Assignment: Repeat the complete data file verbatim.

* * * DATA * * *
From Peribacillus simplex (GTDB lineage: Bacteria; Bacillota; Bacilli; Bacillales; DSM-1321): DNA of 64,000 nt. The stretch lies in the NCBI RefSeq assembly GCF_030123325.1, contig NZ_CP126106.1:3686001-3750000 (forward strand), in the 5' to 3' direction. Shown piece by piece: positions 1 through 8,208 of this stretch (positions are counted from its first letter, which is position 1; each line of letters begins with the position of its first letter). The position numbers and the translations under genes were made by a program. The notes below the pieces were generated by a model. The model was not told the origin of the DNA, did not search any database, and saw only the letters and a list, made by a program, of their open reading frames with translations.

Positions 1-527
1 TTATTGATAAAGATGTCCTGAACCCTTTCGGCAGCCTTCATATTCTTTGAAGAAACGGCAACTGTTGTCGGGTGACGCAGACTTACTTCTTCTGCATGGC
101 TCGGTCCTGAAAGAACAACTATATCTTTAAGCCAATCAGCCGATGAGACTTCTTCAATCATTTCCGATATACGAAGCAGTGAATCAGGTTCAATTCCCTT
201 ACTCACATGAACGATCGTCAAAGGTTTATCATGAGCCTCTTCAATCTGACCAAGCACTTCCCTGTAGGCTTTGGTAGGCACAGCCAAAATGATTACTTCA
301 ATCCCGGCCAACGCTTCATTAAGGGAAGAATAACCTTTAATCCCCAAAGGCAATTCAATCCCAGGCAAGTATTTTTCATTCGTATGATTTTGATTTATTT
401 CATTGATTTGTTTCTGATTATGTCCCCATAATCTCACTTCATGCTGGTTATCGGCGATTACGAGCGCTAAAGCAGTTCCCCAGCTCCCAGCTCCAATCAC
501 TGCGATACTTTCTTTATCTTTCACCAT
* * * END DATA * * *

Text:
From Peribacillus simplex (GTDB lineage: Bacteria; Bacillota; Bacilli; Bacillales; DSM-1321): DNA of 64,000 nt. The stretch lies in the NCBI RefSeq assembly GCF_030123325.1, contig NZ_CP126106.1:3686001-3750000 (forward strand), in the 5' to 3' direction. Shown piece by piece: positions 1 through 8,208 of this stretch (positions are counted from its first letter, which is position 1; each line of letters begins with the position of its first letter). The position numbers and the translations under genes were made by a program. The notes below the pieces were generated by a model. The model was not told the origin of the DNA, did not search any database, and saw only the letters and a list, made by a program, of their open reading frames with translations.

Positions 1-527
1 TTATTGATAAAGATGTCCTGAACCCTTTCGGCAGCCTTCATATTCTTTGAAGAAACGGCAACTGTTGTCGGGTGACGCAGACTTACTTCTTCTGCATGGC
101 TCGGTCCTGAAAGAACAACTATATCTTTAAGCCAATCAGCCGATGAGACTTCTTCAATCATTTCCGATATACGAAGCAGTGAATCAGGTTCAATTCCCTT
201 ACTCACATGAACGATCGTCAAAGGTTTATCATGAGCCTCTTCAATCTGACCAAGCACTTCCCTGTAGGCTTTGGTAGGCACAGCCAAAATGATTACTTCA
301 ATCCCGGCCAACGCTTCATTAAGGGAAGAATAACCTTTAATCCCCAAAGGCAATTCAATCCCAGGCAAGTATTTTTCATTCGTATGATTTTGATTTATTT
401 CATTGATTTGTTTCTGATTATGTCCCCATAATCTCACTTCATGCTGGTTATCGGCGATTACGAGCGCTAAAGCAGTTCCCCAGCTCCCAGCTCCAATCAC
501 TGCGATACTTTCTTTATCTTTCACCAT